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McGill Reporter
March 11, 2004 - Volume 36 Number 12
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Off campus


Salut book cover

When you say a bookstore is full of cheese, it's rarely a compliment. But Paragraphe Bookstore will be ripe with cheese and brimming with beer this Friday.

Raymond Beauchemin, author of Salut! The Quebec Microbrewery Beer Cookbook, will guide participants through the art of pairing brew with brie and beyond. Local microbreweries such as McAuslan and Boréale will provide beer for this free event, and there will be an assortment of cheese for nibbling.

Although "wine and cheese always work because their tastes run parallel to each other," Beauchemin says, mixing beer and cheese requires more thought. "You can search for something that is more complementary, or try to contrast." His fave combos? "Harder cheese and darker beers — take an old cheddar and marry that with Maudite, or maybe an Oka Classic with Trois Pistoles."

Beauchemin has written about Quebec's microbrewery scene for The Gazette since 1993. He's created and gathered recipes that use our province's tasty microbrews, from mussels au gratin to chocolate mousse.

Beer and cheese tasting will take place at Paragraphe Bookstore, 2220 McGill College, on Friday, March 12.


I think, therefore I am, proclaimed Descartes. Perhaps, but what do you think about? And what with? Such existential questions can only mean that it is Brain Awareness Week. Whether you're a human, or merely a squirrel dreaming that you are a human, you will be interested in the public lecture series at Concordia University, which features a number of noted McGill brainiacs on such topics as imaging techniques in brain research, the function of the brain in fear and the challenges of Parkinson's. Talks run March 15 to 18. Check out for details.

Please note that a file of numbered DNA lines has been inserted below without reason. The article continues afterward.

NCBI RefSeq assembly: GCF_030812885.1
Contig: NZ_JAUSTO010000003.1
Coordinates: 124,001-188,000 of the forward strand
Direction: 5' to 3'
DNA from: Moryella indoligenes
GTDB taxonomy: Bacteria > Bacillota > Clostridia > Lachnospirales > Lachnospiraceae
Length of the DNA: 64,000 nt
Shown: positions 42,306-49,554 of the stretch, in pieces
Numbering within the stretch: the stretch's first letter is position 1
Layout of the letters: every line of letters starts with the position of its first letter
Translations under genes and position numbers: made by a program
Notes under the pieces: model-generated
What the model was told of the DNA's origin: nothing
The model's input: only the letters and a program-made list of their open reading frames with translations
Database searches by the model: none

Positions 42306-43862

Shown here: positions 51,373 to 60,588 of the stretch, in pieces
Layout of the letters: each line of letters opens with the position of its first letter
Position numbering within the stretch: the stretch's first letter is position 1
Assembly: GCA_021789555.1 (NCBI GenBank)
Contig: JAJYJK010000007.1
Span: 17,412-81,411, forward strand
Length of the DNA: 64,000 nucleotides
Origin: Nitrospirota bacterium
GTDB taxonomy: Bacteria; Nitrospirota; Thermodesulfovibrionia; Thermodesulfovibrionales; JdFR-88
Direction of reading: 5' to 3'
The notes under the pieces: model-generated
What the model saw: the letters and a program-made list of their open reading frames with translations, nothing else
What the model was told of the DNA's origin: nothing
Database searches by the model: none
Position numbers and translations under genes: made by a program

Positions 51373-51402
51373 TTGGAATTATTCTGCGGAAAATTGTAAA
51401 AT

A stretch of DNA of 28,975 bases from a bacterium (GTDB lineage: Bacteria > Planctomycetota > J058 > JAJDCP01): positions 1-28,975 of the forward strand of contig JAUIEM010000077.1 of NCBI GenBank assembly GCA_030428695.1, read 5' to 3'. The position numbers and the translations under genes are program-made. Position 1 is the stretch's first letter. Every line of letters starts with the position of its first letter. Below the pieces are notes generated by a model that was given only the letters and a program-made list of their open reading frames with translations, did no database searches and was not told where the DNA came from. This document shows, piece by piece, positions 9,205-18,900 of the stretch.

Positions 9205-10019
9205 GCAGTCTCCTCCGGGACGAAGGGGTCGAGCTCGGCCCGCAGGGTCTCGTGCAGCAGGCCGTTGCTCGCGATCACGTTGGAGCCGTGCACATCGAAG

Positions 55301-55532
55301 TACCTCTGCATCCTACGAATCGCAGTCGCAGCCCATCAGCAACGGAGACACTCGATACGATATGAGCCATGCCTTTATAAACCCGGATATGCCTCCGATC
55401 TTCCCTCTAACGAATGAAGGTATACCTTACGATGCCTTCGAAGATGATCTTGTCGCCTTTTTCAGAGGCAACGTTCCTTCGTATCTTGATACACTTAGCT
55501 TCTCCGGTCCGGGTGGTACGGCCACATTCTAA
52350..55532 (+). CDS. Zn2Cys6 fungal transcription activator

Man carrying a coffin
Bernard Weil

Engineers Without Borders chapters from three Montreal universities, École Polytechnique, Concordia, and McGill, are teaming up with CARE Canada to host the moving photo exhibit HIVPositive — AIDS through a new lens, on tour across Canada. Seven members of PhotoSensitive, a group of Canadian photojournalists, travelled to Zambia in April to photograph the efforts of people involved with CARE's projects and the programmes of our partner organizations. The show, held at public and campus centres, puts a human face on AIDS in Africa, and how the disease affects all levels of economic and social development.

Events will be held on Thursday, March 11 from 8 am to 5 pm at the McConnell kiosk; Friday, March 12 from 8 am to 8 pm in the Leacock Lobby (as part of Raha night celebrations and fundraising for EWB); Sunday, March 14 and Monday, March 15 from 9 am to 6 pm at the McGill Metro; Tuesday, March 16 from 9 am to 5 pm at the McGill Bookstore; Wednesday, March 17 on the Concordia campus; Thursday, March 18 on the Macdonald campus. For more information contact or see the website,

Critical care for the Royal Vic

Architecture professor Annmarie Adams makes a plea for timely reuse of the hospital

Caption follows
Postcard of the Royal Victoria Hospital, c. 1916. Collection Annmarie Adams.

Montreal's magnificent Royal Victoria Hospital of 1893, constructed on the slopes of Mount Royal, may soon be vacant. Of the five health-care institutions scheduled to move to McGill University's proposed "superhospital," the Royal Vic is by far the most architecturally significant.

The hospital is Canada's premier example of the so-called pavilion-plan type, whose hallmarks include long, narrow wings with open wards. The heritage value of the Royal Victoria derives, too, from the pedigree of its architects. British hospital specialist Henry Saxon Snell designed the original building. Boston- and Toronto-based architects Stevens & Lee, who dominated the field of hospital architecture in North America in the interwar period, subsequently designed two major pavilions on the site: the Ross Memorial Pavilion for private patients and the Royal Victoria Montreal Maternity Hospital. A host of well-known Montreal Modernists worked on the hospital's physical plant in the post–World War II period, offsetting the castle-like hospital with sleek, white multi-storey towers.